Last month the Affordable Housing Collaborative completed a series of stakeholder interviews to kick-off a community education campaign about our county’s affordable housing crisis. Conversations with local organizations were on the calendar. Then came COVID-19, meetings ceased and we joined the world in fighting this public health crisis.

It is clear, however, that we cannot effectively fight the coronavirus without taking seriously the affordable housing shortage infecting our city. As of Feb. 1, there were almost 261,000 households in El Paso County. Of those, over 82,000 were housing cost-burdened (spending 30% or more of their income on housing) and over 34,000 were extremely cost-burdened (spending 50% or more of their income on housing). And there were more than 1,500 people in Colorado Springs experiencing homelessness right before COVID-19 emerged.

For those who are cost-burdened on housing, staying healthy is more difficult. People who spend more than 50% of their income on housing spend, on average, 41% less on food than similar households that are not cost-burdened. Studies from Washington State show that housing insecure residents are twice as likely to report poor health or delay medical appointments because of costs. And for those living in shelters, social distancing is nearly impossible. A lack of affordable housing makes our communities less healthy, and in turn, more susceptible to coronavirus.

And the arrow goes both ways — the necessary social distancing and economic shutdown caused by coronavirus is making it harder for people to afford their rent or mortgage. As of April 18, almost 280,000 Coloradans had filed for unemployment benefits, and we can expect that number to grow.

Research from the Federal Reserve shows that 4 in 10 Americans would have difficulty affording a sudden $400 expense, suggesting that many of the Coloradans who have lost their jobs won’t have savings to rely on during an extended shut down. If we don’t take the necessary steps to help people stay in their homes, both the housing and COVID-19 crises will get dramatically worse.

Thankfully, state and local governments have recently signaled that they understand the connections between health and housing.

On March 20, Gov. Jared Polis issued a “suggested moratorium” on evictions, urging local officials to pause the practice. El Paso County courts went a step further, ordering the sheriff’s office to stop enforcing evictions. This is hugely important. We applaud the court for taking this step as a reprieve for housing-insecure families. Our public health crisis demands that people stay in their homes; it is imperative that our government ensures that they are able to do so.

But important as eviction and foreclosure moratoriums are, they are short-term fixes.

Once they are lifted, many tenants who lost income due to COVID-19 will be unable to make up for missed rent payments, immediately putting them at risk of eviction. Now is the time to collectively plan for this moment by pairing the cancellation of rent and mortgage payments with rental assistance and loan deferments. In doing so, we can prevent tenants from losing their homes, landlords from losing their businesses, and banks from losing their revenue, but only if we are willing to invest in our community. If we aren’t, our affordable housing crisis will worsen, exacerbating our present and future public health crises along with it.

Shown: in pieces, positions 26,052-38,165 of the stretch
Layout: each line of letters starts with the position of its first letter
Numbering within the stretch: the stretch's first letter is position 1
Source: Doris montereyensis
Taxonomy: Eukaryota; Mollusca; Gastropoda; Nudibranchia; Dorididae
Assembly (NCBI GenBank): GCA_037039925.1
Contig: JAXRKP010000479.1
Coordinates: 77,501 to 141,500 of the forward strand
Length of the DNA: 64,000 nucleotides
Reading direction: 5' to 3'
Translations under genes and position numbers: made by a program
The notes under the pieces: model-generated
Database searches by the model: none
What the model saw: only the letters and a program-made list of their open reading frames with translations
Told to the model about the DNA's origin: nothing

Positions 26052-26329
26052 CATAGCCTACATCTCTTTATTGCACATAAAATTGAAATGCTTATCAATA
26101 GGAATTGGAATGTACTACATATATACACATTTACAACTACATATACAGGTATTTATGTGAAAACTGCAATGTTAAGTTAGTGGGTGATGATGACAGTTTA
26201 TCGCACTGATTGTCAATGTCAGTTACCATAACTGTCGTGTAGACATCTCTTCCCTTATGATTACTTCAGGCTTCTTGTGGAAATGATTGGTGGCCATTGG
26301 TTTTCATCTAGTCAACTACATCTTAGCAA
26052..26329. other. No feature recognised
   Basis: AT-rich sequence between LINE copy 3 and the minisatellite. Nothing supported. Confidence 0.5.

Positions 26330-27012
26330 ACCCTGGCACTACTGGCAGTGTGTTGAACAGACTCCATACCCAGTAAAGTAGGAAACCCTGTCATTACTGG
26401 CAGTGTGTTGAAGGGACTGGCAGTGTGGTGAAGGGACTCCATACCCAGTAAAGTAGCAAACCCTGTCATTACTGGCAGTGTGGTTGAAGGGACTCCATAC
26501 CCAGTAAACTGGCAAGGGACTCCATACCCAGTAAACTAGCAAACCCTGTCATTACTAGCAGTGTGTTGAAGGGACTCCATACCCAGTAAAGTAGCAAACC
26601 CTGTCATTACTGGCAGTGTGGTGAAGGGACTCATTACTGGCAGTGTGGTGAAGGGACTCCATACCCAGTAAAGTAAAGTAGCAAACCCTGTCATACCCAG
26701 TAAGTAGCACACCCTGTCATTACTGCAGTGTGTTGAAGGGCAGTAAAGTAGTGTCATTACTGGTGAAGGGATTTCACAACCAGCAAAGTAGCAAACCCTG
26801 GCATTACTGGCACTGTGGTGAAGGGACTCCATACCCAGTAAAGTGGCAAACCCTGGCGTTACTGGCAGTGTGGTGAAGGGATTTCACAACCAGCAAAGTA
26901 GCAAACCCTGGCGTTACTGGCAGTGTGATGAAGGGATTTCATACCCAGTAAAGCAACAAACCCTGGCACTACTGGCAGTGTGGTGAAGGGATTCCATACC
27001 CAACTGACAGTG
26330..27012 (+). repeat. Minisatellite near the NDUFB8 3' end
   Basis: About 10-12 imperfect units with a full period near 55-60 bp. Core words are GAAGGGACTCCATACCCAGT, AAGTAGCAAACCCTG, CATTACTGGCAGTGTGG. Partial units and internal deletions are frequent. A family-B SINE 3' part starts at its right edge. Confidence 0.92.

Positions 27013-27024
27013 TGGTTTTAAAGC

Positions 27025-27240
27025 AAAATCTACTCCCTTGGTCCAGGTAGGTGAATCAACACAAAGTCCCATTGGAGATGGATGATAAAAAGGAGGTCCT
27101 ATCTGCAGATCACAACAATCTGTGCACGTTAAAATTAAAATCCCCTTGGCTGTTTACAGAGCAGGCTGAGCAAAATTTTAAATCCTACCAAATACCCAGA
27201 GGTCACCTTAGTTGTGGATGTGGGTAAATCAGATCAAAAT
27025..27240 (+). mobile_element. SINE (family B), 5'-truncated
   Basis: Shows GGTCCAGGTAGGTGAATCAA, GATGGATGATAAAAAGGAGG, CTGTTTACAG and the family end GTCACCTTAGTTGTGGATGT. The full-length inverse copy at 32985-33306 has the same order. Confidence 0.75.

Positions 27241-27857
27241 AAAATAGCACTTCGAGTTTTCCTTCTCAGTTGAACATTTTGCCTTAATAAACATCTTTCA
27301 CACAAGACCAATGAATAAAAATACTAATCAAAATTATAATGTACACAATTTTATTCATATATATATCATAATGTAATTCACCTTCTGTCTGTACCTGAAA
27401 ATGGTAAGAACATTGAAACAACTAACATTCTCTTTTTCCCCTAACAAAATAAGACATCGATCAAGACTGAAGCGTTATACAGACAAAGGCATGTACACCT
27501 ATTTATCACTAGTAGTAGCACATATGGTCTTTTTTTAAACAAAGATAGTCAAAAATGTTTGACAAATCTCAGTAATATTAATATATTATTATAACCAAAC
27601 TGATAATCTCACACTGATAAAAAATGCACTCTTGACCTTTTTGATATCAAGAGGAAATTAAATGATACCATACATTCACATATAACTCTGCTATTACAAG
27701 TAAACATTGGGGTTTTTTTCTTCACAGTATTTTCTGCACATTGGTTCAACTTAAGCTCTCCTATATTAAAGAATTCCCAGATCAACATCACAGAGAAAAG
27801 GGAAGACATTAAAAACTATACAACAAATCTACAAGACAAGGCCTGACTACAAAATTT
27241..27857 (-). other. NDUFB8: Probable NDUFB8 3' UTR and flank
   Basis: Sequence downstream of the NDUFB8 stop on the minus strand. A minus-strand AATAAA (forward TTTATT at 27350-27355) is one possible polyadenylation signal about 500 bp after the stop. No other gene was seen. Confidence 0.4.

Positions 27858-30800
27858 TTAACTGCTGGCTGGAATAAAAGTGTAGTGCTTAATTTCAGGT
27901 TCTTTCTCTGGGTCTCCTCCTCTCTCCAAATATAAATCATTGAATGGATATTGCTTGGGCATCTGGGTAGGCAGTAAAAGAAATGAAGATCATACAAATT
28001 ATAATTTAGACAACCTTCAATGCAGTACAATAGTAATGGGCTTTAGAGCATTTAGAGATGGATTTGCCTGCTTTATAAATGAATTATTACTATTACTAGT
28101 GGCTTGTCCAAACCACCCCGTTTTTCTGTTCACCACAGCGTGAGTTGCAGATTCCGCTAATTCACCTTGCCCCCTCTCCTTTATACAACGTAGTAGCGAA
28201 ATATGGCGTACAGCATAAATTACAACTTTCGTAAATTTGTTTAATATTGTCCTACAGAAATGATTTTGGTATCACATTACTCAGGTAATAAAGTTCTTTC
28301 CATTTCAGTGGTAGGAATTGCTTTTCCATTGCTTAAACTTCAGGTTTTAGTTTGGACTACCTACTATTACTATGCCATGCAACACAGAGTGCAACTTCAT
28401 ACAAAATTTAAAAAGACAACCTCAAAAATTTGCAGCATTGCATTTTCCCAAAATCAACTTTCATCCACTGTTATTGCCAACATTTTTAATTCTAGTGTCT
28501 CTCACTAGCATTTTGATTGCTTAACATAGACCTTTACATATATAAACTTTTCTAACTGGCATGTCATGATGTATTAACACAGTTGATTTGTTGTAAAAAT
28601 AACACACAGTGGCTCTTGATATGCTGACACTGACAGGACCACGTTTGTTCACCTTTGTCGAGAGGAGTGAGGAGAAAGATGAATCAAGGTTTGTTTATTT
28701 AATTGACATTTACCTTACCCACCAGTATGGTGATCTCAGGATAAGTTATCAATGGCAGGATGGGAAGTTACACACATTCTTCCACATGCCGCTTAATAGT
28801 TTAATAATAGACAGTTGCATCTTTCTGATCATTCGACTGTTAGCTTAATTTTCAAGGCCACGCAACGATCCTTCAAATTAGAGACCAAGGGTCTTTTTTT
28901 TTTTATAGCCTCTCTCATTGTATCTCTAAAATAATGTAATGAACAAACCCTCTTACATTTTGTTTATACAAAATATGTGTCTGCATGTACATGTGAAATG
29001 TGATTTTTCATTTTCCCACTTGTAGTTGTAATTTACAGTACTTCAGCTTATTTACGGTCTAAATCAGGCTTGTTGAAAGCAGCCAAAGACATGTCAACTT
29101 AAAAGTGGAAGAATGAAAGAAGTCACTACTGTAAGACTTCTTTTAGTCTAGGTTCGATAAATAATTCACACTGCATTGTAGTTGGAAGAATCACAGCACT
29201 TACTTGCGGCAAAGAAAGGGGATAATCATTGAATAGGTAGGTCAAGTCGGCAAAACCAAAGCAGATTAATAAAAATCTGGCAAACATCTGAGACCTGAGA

Local, state, and federal leaders are beginning to discuss these policies. The Denver City Council recently called on Gov. Polis to cancel rent and mortgage payments statewide, and a bill introduced in Congress would do the same nationally, in addition to allocating funds to cover losses for landlords and creditors.

Here in El Paso County, we should support these efforts, and consider every local action possible to ease the burden on renters and homeowners alike. Even after COVID-19 subsides, we need an all-of-the-above approach to solve our affordable housing crisis. It is time to re-examine the policy structure that got us here in the first place. We must change zoning laws, increase tenants’ rights, generate more public sources of funding for affordable housing, and much more.

Only then can we be truly prepared for our next public health disaster. Housing policy is health policy.

Liam Reynolds, and Max Kronstadt contributed to this column.

BJ Scott is the former CEO at Peak Vista Community Health Centers and inaugural trustee of Colorado Springs Health Foundation and co-founder of the Affordable Housing Collaborative, a project of Age Friendly Colorado Springs’ Housing Domain. Elam Boockvar-Klein, Liam Reynolds, and Max Kronstadt, are the co-founders of the Colorado Springs Pro-Housing Partnership, a coalition that promotes local policies to bolster our affordable housing. Follow them on Facebook (@ColoradoSpringsProHousingPartnership) or Twitter (@COSPHP).

BJ Scott is the former CEO at Peak Vista Community Health Centers and inaugural trustee of Colorado Springs Health Foundation and co-founder of the Affordable Housing Collaborative, a project of Age Friendly Colorado Springs’ Housing Domain. Elam Boockvar-Klein, Liam Reynolds, and Max Kronstadt, are the co-founders of the Colorado Springs Pro-Housing Partnership, a coalition that promotes local policies to bolster our affordable housing. For more information, follow them on Facebook (@ColoradoSpringsProHousingPartnership) or Twitter (@COSPHP)."

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